Jonty Layfield’s CS40, Sleeper/U-Go stormed to victory scoring eight straight bullets in CSA 8 to win the Best Antiguan and Caribbean Boat in Start Boat B, and the prestigious Lord Nelson Trophy. At the glittering awards ceremony, Jonty Layfield spoke on the stage having been presented with Antigua Sailing Week’s top prize.
“I just don’t believe it, I am astonished. We borrowed a boat that we had never sailed and put together a crew of family and friends, including children, and we have won the biggest prize of all. I am totally speechless, except to say a big thank you to Kathy Lammers and Sir Hugh Bailey and all of the team who make Antigua Sailing Week such a well-run and enjoyable regatta.”
Ross Applebey’s Oyster 48, Scarlet Oyster, crewed by the Guernsey Yacht Club was the winner of CSA Racing 5 with eight straight wins. Scarlet Oyster was also the Best British Yacht and the Best Race Charter Yacht at Antigua Sailing Week and won the inaugural Royal Southern Yacht Club Inter-Yacht Club Challenge.
“Ten years ago, Tim Thubron and I were on a yacht that had the best score of any yacht, but we were told the Lord Nelson Trophy went to the big boat class. So we are naturally disappointed but very happy for Jonty and his crew for their success. Scarlet Oyster was in a very competitive class and all you can do is aim to win your class and we have done that with a perfect score, even though we won two races by just a couple of seconds – we couldn’t have done any better,” Applebey said.
Local sailor Bernie Evan-Wong’s RP37TAZ was the winner in CSA Racing 4 and the Best Caribbean and Antiguan Boat in Start Boat A. “TAZ needs to be sailed really well to get the best out of the boat and this week we have learned so much more about unlocking the pace in the boat. When I look back at the ability of my team a few years ago, we have improved tremendously and Antigua Sailing Week has been a big part of that improvement,” Evan-Wong said.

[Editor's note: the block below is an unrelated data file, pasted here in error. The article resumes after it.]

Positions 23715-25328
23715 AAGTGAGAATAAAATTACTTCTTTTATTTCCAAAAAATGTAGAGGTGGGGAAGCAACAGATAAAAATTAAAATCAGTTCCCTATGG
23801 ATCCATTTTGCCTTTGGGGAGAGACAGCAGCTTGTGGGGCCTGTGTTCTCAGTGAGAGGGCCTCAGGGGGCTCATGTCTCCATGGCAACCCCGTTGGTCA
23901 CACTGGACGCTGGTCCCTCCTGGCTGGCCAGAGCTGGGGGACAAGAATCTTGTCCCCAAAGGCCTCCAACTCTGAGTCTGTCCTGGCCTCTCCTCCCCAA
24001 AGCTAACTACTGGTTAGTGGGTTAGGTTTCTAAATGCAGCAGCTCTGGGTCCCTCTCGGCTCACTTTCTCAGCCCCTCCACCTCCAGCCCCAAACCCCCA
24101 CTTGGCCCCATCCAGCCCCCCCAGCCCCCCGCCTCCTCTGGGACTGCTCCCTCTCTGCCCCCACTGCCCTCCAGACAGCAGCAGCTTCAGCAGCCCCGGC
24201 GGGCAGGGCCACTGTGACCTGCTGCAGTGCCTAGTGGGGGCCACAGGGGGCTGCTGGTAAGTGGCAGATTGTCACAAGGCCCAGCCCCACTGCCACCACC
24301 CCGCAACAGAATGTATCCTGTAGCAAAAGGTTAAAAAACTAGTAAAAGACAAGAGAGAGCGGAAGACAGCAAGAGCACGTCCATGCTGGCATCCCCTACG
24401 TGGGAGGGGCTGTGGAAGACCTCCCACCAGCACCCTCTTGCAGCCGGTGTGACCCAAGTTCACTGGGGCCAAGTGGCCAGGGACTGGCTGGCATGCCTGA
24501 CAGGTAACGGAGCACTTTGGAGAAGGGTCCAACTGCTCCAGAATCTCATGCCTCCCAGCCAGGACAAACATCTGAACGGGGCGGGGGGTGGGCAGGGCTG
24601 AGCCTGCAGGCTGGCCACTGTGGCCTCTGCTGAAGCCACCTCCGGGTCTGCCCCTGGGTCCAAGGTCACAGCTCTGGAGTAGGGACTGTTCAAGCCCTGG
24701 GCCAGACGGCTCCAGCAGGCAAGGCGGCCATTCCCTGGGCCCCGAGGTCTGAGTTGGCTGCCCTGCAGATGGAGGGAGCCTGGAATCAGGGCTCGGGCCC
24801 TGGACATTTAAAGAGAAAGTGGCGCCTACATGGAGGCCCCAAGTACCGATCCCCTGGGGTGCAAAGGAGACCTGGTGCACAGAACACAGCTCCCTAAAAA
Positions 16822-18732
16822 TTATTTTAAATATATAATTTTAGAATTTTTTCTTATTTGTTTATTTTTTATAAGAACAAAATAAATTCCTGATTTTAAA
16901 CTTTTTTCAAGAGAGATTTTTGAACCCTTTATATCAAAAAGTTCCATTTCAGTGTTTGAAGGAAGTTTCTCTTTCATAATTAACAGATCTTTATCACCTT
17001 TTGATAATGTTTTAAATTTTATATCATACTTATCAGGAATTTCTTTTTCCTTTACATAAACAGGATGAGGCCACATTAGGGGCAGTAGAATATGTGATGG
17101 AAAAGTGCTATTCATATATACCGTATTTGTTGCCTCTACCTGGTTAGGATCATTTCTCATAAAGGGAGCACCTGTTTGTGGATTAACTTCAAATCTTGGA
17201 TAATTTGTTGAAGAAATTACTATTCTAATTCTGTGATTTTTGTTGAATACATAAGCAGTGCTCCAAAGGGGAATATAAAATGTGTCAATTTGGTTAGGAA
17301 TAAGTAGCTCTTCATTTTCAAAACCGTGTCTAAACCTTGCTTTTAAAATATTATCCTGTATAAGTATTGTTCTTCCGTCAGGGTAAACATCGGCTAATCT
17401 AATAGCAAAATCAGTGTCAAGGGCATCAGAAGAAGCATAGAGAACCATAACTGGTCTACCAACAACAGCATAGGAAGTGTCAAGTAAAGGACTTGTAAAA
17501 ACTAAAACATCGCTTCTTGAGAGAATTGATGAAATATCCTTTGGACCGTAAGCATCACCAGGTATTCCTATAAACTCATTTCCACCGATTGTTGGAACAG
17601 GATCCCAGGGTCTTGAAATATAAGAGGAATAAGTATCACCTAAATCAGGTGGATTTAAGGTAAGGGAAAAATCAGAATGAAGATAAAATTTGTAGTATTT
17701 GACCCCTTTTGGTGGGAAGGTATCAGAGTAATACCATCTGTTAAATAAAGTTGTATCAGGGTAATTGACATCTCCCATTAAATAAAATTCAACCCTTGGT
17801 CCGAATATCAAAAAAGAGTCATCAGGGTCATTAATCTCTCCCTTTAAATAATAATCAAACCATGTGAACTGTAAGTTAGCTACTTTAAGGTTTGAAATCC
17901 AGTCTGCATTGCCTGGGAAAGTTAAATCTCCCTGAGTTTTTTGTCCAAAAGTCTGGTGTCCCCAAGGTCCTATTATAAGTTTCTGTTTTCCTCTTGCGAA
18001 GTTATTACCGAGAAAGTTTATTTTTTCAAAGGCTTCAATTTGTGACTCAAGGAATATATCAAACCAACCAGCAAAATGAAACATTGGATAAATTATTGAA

The overall winner of the Bareboat Division and Bareboat 1 was Martin Sager’s KH+P Cayenne winning the Sunsail Trophy and a US $2,500 voucher from Sunsail for a future Antigua Sailing Week charter. Alice Martin’s Team Painkiller was the winner of Bareboat 1. Christoph Nielsen’s Tintamarre was the winner of Bareboat 3 and the Best German Yacht.
“Harmut Holtmann (of KH+P yachtcharter) has brought more sailors to Antigua than Lord Nelson,” joked awards ceremony MC, Tommy Paterson.
In truth, Harmut’s German-based Company, KH+P yachtcharter, has been bringing bareboat teams to Antigua for the last 25 years.
“Everyone is safe ashore after an excellent regatta which is always satisfying,” Harmut said. “Looking to the future in 2017, it will be the 50th Antigua Sailing Week and we hope to have brought 500 yachts to the regatta by then.”
The Awards Ceremony was held in Nelson’s Dockyard, English Harbour. The glittering prize giving was attended by His Excellency the Governor General of Antigua and Barbuda, Sir Rodney Williams; Asot Michael, Minister of Tourism, Economic Development, Investment and Energy, and Kenneth Kwok, Vice President of Yida International Investment Group, Antigua Sailing Week sponsors. Thousands of people applauded each winner as they took to the stage and then danced the night away to Antiguan band, Itchy Feet, featuring the sultry vocals of lead singer Asher Otto. DJ Purist kept the party buzzing well into the night.
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MORE RECORDS FOR Phaedo3
Glorious mild weather and light winds did not stop Lloyd Thornburg’s MOD70, Phaedo3 setting a new record for the Pearns Point Round Antigua Race of 3h, 26m, 09s, raising the bar by over an hour.
Phaedo3 tactician Brian Thompson left no one in doubt as to why the trimaran can achieve such phenomenal speeds, even in light winds: “The simple fact is that Phaedo3 has a very high power to weight ratio. The boat only weighs seven tonnes and the hulls have very low drag, plus only two of them are in the water at any time. Sojana (monohull), which held the previous record, probably weighs more than 60 tonnes and the hull shape has a lot more drag. Phaedo3 can harness whatever wind there is and turn it into boat speed which is nearly twice as fast as the wind.”
Report by Louay Habib. Additional reporting by Gary E. Brown.
Photos courtesy of Paul Wyeth/pwpictures.com